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“Answer me one question. Are these the shadows of the things that Will be, or are they shadows of things that May be?

Men’s shadows will foreshadow certain ends, to which, if persevered in, they must lead,’ said Scrooge. ‘But if the courses be departed from, the ends will change.”

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As Scrooge looks at his own grave in Charles Dickens’ A Christmas Carol, he pleads with the Ghost of Christmas Yet to Come: “Assure me that I yet may change these shadows you have shown me, by an altered life! I will honor Christmas in my heart and try to keep it all the year. I will live in the Past, the Present and the Future…I will not shut out the lessons that they teach.”

It’s an excruciating final straw for Ebenezer Scrooge when the third ghost shows him his miserable future – a desperate and lonely death. The pain is too much to bear as he sees three scavengers trying to sell his few final possessions in the seediest part of London and gradually learns that not one person is mourning his death.

None of us wants to get towards our later years and admit we were fools. Fools because we didn’t take care of our health, didn’t save enough, didn’t face our fears, and do what we really wanted to with our lives. Sure, as flawed human beings we all make plenty of mistakes, but what would you see if a ghost took you 20 years into the future and all your current habits and ways of being are still the same?

Think I’m exaggerating about the unlikelihood of change? In Joe Dispenza’s most recent book, Breaking the Habit of Being Yourself, he writes: “Psychologists tell us that by the time we’re in our mid-30s, our identity or personality will be completely formed. This means that for those of us over 35, we have memorized a select set of behaviors, attitudes, beliefs, emotional reactions, habits, skills, associative memories, conditioned responses, and perceptions that are now subconsciously programmed within us. Those programs are running us…About 95% of who we are by midlife is a series of subconscious programs that have become automatic.”

That leaves a paltry 5% of new actions from your conscious mind. One thing to do with it once or twice a year is to look at your FUTURE present situation. What are the consequences of not making any changes?

First, write down the date TWENTY YEARS FROM TODAY: e.g., June 1, 2042.
Ages of other key people in your life:


In other words, if an area is on a downward trajectory, it will continue downward if you let it. WHAT IS INEVITABLE OR HIGHLY LIKELY IF YOU TAKE NO ACTION? (And what’s really painful is the odds are the vast majority of us won’t take any lasting action).

Answer these four questions for each area:

1. What is STILL the reality in this area?
2. How do you really feel about it?
3. What (if anything) needs to change so 20 years from now doesn't happen?
4. WHEN does this need to happen?

A) Your health: 20 years from now
B) Your key relationships: 20 years from now
C) Your business/vocation: 20 years from now
D) Your finances:
E) Mental Health: Comment on the following or score them on a scale of 1-10:
i. Your self-belief:
ii. How confident you feel:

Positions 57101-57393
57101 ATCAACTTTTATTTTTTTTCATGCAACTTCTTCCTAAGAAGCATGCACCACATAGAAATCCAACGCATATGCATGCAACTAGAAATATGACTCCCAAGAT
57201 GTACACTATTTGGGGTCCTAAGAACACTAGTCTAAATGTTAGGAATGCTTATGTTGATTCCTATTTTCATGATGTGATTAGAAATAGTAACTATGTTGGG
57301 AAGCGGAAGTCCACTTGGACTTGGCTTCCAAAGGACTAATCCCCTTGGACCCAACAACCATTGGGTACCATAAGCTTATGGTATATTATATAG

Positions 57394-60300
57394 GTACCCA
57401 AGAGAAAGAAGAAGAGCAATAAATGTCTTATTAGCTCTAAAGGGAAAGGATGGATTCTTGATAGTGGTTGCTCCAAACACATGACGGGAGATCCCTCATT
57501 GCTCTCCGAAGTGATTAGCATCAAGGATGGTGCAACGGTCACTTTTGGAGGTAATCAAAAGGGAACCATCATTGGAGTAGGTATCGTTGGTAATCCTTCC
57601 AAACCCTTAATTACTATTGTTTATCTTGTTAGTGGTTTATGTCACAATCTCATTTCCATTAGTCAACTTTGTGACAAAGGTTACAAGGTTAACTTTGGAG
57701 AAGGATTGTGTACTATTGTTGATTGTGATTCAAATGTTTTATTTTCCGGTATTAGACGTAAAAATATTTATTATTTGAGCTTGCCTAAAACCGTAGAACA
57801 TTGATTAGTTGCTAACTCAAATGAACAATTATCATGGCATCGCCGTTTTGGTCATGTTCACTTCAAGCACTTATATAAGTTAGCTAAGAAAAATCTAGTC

iii. How much you respect yourself:
iv. Your sense of worthiness to achieve your long-term goals:
v. How happy you feel:
vi. Degree to which you feel positively challenged:
vii. Degree to which you tune into your intuition and trust your gut instinct:
viii. How constructively you deal with anger and negative emotions:
F) Sense of spiritual connection:
G) Adventures/fun/hobbies:
H) Community involvement
I) Living your purpose

Based on your answers for today if little changes, 20 years from now:
How focused are you on what you do best and love to do (your zone of excellence)?

Where are you making an impact?

Which are your better habits that set you up for long-term success?

Most importantly, how much are you enjoying your journey?

I acknowledge that this can be a painful process and you may feel sadness and concern about what is likely ahead if you do not course correct. Scrooge “had been sobbing violently” during his night with the three spirits. It’s okay to feel the feelings.

And I implore you to then take that worry, pain, and frustration and wake up as Scrooge did on Christmas morning and realize your game is far from over. You can do many wondrous things in the future.

As he opens his eyes that morning in bed, Dickens writes: “Best and happiest of all, the time before him was his own, to make amends in!”

“’ I don’t know what to do!’ cried Scrooge, laughing and crying in the same breath. ‘I am light as a feather; I am as happy as an angel. I am as merry as a schoolboy. I am as giddy as a drunken man. A merry Christmas to everybody! A happy New Year to all the world!’”

Scrooge starts donating his fortune to charity, he becomes a generous boss to Bob Cratchit and second father to Bob’s son, Tiny Tim. “He became as good a friend, as a good a master, and as good a man, as the good old city knew, or any other good old city, town or borough, in the good old world.” Why? Because he saw his terrible mistakes and excruciating regrets, he saw what he didn’t like about his past and present and he saw what was in store for him if he did not change his ways of being, thinking, and behaving.

And, once you’ve been honest about where you are probably going, you have a lot more fuel to help you mine your own gold.

To Learning from the Ghost of Christmas Yet to Come!
Matt Anderson
Founder & President
Matt Anderson International
1177 Oak Ridge Drive, Glencoe, IL 60022, USA
Phone: +001 (312) 622-3121

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